Families living without safe shelter face all kinds of threats — especially during the rainy season in Cambodia. Ten-year-old Linna lives in the city. Eleven-year-old Thak Kan lives in a more rural area. Neither of them have a safe place to live.
Thak Kan sits between his parents as his mom wipes tears from her eyes and his dad holds his little sister in his lap. His little brother sits on the other side of his mom. Thak Kan looks down, his brow knit tightly together. Sleepy, he rests his head on his dad’s shoulder. He is 11, but looks small for his age.
“How do you feel when it rains really hard?”
“Scared,” he says. His voice is sweet, soft and high.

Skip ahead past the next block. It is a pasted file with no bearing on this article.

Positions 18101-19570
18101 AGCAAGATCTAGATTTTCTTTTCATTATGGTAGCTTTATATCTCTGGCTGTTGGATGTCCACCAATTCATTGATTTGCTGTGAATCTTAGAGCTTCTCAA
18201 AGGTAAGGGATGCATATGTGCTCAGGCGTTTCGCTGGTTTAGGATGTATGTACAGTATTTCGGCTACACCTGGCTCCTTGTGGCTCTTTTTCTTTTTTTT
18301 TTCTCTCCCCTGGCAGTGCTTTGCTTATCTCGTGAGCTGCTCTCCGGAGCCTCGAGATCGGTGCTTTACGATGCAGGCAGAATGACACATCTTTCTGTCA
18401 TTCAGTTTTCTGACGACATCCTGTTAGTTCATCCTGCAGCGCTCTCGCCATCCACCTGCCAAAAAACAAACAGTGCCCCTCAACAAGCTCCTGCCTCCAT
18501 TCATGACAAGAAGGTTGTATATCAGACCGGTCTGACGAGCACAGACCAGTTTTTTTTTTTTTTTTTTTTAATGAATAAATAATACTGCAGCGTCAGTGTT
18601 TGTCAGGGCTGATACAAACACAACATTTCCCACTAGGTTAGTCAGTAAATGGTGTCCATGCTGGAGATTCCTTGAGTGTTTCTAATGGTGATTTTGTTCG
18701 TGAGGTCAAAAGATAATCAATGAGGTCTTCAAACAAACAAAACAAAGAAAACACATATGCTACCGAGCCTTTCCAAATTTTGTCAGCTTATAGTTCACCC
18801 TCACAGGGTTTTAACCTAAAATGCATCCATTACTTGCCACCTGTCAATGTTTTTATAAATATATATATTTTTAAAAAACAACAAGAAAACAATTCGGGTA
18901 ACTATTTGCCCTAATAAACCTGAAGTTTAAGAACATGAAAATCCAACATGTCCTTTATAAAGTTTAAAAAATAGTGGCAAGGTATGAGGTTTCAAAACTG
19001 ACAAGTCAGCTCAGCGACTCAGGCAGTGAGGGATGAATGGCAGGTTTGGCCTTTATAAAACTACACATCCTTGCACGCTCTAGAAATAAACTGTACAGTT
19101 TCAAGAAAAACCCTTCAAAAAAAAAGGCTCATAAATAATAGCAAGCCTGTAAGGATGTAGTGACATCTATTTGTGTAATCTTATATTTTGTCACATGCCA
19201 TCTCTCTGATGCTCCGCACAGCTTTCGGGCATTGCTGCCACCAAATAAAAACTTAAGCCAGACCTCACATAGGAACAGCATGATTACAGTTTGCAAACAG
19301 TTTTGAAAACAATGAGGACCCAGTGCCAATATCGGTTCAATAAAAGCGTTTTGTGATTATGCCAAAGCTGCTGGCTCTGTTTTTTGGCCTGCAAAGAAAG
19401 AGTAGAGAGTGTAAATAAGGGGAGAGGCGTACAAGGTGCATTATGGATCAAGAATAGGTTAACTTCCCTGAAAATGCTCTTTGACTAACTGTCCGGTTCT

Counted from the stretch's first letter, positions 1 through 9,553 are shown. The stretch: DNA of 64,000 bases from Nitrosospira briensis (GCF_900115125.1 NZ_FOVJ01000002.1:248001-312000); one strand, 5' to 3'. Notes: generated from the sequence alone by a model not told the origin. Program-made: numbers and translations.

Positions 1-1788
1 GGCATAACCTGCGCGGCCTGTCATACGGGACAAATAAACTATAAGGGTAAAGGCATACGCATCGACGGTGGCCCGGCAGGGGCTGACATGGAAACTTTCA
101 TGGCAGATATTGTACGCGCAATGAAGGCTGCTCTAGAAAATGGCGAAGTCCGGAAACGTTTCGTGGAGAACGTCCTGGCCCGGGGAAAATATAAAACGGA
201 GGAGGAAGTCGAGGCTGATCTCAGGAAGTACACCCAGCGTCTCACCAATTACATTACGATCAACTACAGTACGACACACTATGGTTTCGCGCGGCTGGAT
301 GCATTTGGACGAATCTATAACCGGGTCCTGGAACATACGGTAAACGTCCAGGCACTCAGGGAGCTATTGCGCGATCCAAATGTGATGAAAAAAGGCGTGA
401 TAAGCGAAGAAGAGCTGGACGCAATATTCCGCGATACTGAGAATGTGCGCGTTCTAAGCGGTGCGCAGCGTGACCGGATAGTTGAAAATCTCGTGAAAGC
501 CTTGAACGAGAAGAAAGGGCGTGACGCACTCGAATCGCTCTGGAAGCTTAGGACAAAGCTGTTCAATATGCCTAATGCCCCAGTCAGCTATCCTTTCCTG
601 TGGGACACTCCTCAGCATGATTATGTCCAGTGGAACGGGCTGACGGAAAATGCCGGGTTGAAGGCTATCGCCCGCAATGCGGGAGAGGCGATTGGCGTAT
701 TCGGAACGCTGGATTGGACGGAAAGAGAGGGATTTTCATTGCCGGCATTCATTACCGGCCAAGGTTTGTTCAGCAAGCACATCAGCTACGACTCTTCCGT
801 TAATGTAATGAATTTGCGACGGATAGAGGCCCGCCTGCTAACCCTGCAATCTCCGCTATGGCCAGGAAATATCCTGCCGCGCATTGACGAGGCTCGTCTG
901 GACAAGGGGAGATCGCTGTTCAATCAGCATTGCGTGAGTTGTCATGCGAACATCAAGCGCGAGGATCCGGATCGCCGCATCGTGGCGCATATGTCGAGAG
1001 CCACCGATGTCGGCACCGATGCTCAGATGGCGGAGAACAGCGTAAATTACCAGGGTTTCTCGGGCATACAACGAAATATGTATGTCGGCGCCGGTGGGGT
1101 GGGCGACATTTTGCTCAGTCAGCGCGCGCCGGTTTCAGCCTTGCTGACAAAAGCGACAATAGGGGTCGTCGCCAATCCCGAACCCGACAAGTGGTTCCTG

Thak Kan lives with his parents and three siblings in a rural community just outside of Battambang, a city in northwestern Cambodia. It’s the middle of the rainy season when we visit them, and the unpaved roads to their house are slick with fresh mud. As we get closer, Thak’s dad, Bunthong, reaches out to give us a hand maneuvering around the mud puddles. A murky brown pool of ankle-deep water surrounds a little shack that sits to the left of their house. That’s their bathroom.
Their house sits on higher ground. But unlike most houses in rural Cambodia, which are built on tall stilts, their house is still on the ground — leaving them vulnerable to flooding, and to all the creatures that seek dry shelter when it rains.
“Two times, a snake came into our house,” Thak’s mom, Kola, says — crying and talking fast in a trembling voice. “Most of the snakes are poisonous. So we’re afraid.”
“Two times, a snake came into our house. Most of the snakes are poisonous. So we’re afraid.”